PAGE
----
Footage of the ‘Smile’ photoshoot did not see the light of day until 2003, when Jackson included a few snippets in his Private Home Videos. He never sang the song live, except for a few lines while walking to his car in the Bashir documentary Living With Michael Jackson which was broadcast earlier that same year. It wasn’t until Jackson had passed away that a selection of the ‘Smile’ photo’s were published in The Official Michael Jackson Opus. The song itself was sung by his brother Jermaine at Jackson’s memorial concert in the Staples Center in Los Angeles in 2009.
Dinner with the Chaplins
In January 1997, Jackson returned to Switzerland. Using the break between the first and second leg of his HIStory World Tour, Jackson went to the Mountain Studios in Montreux to finish his Blood on the Dance Floor album. During these two weeks at the Swiss Riviera, he was invited to dinner at the Chaplin manor. Accepting the invitation, Jackson used his trip to Corsier-sur-Vevey to visit the graves of Charles and Oona Chaplin and pay his respects.
Laura Chaplin, a daughter of Chaplin’s son Eugene, was present when Jackson arrived at the manor. “When I was 9, my father invited Michael to the house. He was crazy about my grandfather. He landed in a helicopter in the garden and was wearing a mask. I’ll always remember his shyness. In fact, he stayed with us, the kids, more than with the adults. He played with us and did pirouettes. He even invited my brother Spencer and I to join him on stage in Geneva (ed. probably Jackson’s Swiss concert in Lausanne on June 20, 1997), where he said ‘I love you’ to me in front of the audience. For some time he used to ring me up every night to chat. And every year on my birthday he’d send me a present, either a toy or a Disney t-shirt”, she told Swiss newspaper 24heures in 2013.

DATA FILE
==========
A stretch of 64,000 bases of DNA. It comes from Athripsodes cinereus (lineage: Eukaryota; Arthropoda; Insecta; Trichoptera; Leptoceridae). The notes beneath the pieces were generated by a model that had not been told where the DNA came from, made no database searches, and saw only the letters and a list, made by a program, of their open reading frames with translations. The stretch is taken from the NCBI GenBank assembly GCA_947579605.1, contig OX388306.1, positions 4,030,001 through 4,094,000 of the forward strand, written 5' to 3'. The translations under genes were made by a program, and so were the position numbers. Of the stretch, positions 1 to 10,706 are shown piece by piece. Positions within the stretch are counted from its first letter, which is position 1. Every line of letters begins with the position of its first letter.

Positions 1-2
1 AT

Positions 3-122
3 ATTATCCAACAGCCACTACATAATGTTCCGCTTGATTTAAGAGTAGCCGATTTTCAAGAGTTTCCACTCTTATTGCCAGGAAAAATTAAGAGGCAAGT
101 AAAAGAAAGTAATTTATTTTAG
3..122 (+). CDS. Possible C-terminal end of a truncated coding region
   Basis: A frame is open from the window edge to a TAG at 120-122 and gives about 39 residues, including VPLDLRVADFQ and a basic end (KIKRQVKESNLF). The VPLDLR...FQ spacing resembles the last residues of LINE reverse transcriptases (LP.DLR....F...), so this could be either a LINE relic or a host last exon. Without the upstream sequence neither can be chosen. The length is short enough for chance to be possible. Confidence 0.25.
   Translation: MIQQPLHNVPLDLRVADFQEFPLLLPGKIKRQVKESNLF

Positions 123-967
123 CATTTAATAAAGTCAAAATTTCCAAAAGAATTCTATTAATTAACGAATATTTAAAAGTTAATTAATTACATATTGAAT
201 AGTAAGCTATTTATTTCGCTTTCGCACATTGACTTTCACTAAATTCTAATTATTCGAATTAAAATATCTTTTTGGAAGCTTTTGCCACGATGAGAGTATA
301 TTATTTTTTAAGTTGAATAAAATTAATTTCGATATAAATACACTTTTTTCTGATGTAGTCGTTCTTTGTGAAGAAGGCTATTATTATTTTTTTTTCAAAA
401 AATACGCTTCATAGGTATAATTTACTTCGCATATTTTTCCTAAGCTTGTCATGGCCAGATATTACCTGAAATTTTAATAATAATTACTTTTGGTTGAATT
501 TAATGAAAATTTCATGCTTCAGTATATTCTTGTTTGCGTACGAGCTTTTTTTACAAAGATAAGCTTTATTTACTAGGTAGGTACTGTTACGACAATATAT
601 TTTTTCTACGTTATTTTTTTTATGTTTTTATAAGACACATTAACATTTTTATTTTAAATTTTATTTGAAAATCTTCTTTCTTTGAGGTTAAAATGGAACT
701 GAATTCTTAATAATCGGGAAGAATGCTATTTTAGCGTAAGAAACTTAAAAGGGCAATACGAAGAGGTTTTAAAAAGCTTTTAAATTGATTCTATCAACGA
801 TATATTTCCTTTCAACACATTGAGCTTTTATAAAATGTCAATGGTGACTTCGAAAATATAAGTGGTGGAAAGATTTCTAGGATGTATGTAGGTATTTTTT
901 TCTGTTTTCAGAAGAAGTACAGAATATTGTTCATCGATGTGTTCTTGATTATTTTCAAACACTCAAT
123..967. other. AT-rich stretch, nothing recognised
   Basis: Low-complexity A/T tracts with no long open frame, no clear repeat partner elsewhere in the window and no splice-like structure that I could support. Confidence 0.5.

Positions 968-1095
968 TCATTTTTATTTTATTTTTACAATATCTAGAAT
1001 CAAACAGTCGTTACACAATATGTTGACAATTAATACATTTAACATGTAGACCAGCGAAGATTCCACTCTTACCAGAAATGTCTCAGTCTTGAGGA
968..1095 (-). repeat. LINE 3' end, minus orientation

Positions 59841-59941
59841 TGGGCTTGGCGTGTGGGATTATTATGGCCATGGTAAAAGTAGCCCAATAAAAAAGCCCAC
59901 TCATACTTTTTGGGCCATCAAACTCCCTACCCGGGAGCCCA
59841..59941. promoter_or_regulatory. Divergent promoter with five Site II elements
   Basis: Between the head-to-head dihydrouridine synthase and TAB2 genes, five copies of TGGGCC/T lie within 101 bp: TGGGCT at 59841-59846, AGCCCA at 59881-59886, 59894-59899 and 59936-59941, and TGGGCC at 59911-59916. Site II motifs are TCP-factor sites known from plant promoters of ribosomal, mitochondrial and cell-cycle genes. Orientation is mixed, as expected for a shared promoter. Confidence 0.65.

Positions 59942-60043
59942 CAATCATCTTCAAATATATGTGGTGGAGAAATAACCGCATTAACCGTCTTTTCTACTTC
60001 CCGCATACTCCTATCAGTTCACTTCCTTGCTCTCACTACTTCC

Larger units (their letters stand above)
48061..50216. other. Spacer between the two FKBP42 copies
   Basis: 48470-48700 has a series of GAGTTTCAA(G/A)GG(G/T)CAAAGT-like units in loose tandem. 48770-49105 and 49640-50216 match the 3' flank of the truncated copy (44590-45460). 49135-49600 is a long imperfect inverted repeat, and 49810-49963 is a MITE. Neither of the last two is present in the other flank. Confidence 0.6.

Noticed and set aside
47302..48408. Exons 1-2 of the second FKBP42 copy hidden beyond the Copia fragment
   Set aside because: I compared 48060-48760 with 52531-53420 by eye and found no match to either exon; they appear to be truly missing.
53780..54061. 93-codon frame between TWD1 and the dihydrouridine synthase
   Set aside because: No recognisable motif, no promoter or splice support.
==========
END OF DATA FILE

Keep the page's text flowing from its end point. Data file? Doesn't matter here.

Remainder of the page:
Dolores Chaplin, also a granddaughter of Chaplin, shared some of her memories of Jackson’s visit with Vanity Fair’s Spanish magazine in 2015: “He became a very good friend of my mother. He often came to eat at the manor and had great chats. Sometimes he called early in the morning because it was a mess with his jet lag. I remember picking up the phone at three o’clock in the morning and hearing his soft voice: ‘May I speak to your mother?’ I hung up thinking: ‘This is very crazy. I just talked to Michael Jackson.’”
Friendship in times of adversity
Jackson’s carefree visit to the Chaplins was a warm memory to hold onto when he was faced with accusations of child abuse seven years later. During these dark months in Jackson’s life, the Chaplins continued to show their love. Patricia Chaplin, one of Chaplin’s daughters-in-law, was in Los Angeles when the allegations broke in 2004. Calling Jackson’s personal assistant twice, she left messages of encouragement, offering help, love and unconditional support on behalf of the Chaplin family. After all, the Chaplins knew from experience that friendship proves its worth in times of adversity.